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Higgins and Meng Introduce Legislation to Prohibit the Sale and Transfer of Body Armor to Potential Mass Shooters

Lawmakers reintroduce the bill, named in honor of Aaron Salter, Jr., ahead of the one-year anniversary of the Buffalo massacre

In advance of the one-year anniversary of the Tops Friendly Market grocery store shooting in Buffalo, New York, U.S. Reps. Grace Meng (D-NY) and Brain Higgins (D-NY) announced the reintroduction of the Aaron Salter, Jr. Responsible Body Armor Possession Act.


The legislation is named in memory of Aaron Salter, Jr., the supermarket security guard killed in the massacre who was unable to stop the shooter since he was protected by enhanced body armor during the attack. Salter, a resident of Lockport, New York, was a 30-year veteran of the Buffalo Police Department.

The bill would prohibit the sale, transfer or possession of enhanced body armor by civilians unless they meet specific employment exemptions such as law enforcement or active-duty military personnel. Enhanced body armor is defined as body armor that meets or exceeds a Level III ballistic resistance level—which is tested to stop 7.62mm rifle ammunition—as determined by the National Institution of Justice.

“One year ago, a racist, hateful individual traveled to my community of Western New York to commit mass violence at a supermarket on Jefferson Avenue in East Buffalo,” said Congressman Higgins. “Armed with an AR-15 assault weapon, he shot 13 of our neighbors, killing 10 of them in just two minutes and three seconds. It is often said that the best way to stop a bad guy with a gun is a good guy with a gun. Retired police officer Aaron Salter, Jr., the security guard on duty on May 14, 2022, was a good guy with a gun, but his weapon was no match for the military-grade body armor the shooter wore. Body armor designed for war zones has no place in our neighborhoods. The Aaron Salter, Jr. Responsible Body Armor Possession Act prohibits civilians from buying and selling this enhanced armor.  I am proud to once again join Rep. Meng in introducing this commonsense measure. It protects communities, as well as law enforcement answering the call when public safety is at risk.”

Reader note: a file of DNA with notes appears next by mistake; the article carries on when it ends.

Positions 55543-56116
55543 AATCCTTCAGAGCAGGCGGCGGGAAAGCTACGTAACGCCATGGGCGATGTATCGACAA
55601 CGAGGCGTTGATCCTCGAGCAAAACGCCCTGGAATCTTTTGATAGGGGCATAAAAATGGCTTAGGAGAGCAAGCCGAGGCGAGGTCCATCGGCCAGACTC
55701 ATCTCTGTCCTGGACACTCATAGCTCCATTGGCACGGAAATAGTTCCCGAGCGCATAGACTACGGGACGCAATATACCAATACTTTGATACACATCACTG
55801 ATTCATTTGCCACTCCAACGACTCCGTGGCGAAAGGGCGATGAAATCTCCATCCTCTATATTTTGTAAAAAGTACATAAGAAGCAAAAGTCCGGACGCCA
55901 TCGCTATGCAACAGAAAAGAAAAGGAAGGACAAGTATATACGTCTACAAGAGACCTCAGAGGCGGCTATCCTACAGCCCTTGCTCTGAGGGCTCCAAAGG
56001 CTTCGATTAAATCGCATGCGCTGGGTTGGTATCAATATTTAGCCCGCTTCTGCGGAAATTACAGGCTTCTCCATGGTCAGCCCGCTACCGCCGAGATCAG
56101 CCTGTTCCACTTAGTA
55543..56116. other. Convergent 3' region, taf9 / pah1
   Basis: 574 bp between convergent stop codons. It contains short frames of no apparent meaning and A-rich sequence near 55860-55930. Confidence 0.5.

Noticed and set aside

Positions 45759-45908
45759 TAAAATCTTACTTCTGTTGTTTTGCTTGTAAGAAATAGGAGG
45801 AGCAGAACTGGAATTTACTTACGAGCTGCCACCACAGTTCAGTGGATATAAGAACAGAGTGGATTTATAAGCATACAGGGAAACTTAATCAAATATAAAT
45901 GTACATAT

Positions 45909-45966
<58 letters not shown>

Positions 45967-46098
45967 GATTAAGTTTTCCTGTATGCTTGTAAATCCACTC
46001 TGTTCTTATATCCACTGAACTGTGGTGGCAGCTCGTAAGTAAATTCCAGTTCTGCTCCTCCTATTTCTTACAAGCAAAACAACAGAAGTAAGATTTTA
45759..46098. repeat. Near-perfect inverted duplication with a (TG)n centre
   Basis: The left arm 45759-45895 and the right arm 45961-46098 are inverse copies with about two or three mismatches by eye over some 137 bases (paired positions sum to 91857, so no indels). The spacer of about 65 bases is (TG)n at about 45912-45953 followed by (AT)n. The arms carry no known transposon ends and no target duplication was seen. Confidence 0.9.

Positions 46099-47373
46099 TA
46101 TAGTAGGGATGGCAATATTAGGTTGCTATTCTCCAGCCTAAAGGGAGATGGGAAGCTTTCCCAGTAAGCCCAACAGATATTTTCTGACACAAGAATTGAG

“In past mass shootings, perpetrators have worn body armor that has prolonged the duration of these horrific attacks,” said Congresswoman Meng, a member of the House Gun Violence Prevention Task Force. “Aaron Salter, Jr., faced such an individual whose body armor ensured that the massacre continued despite shots received from Salter’s firearm. The fact that bad actors have access to equipment designed to stop military grade ammunition is dangerous for communities and threatens law enforcement’s ability to respond during a shooting. We must do any and everything we can to limit the devastation of mass shootings before they begin. Our bill is a commonsense step to ensure dangerous individuals cannot access enhanced body armor. I thank Congressman Higgins for his leadership and we will work to see it signed into law.”  

“Mass shooters have only one objective: to kill as many people as quickly as possible,” said Kris Brown, President of Brady. “More and more commonly, they are employing body armor during these shootings to protect themselves, prolonging their attacks and making it much more difficult for law enforcement to intervene. Brady applauds Representatives Meng and Higgins for introducing legislation to prevent mass shooters from accessing military-grade protective armor.”

“When a criminal or dangerous individual is wearing enhanced body armor, they can often continue their violent acts even after being engaged by law enforcement,” said Laura Cooper, Executive Director of the Major Cities Chiefs Association. “Tragedies such as the Tops Supermarket shooting in Buffalo have shown the challenge this can pose. The MCCA thanks Rep. Higgins and Rep. Meng for their leadership and for honoring the memory of retired Buffalo Police Officer Aaron Salter, Jr., by introducing this critical piece of legislation.”

In addition to Buffalo, shootings by gunmen wearing body armor have taken place in Sutherland Springs, Texas; Aurora, Colorado; Boulder, Colorado; San Bernardino, California and many other communities.

The legislation can be viewed here.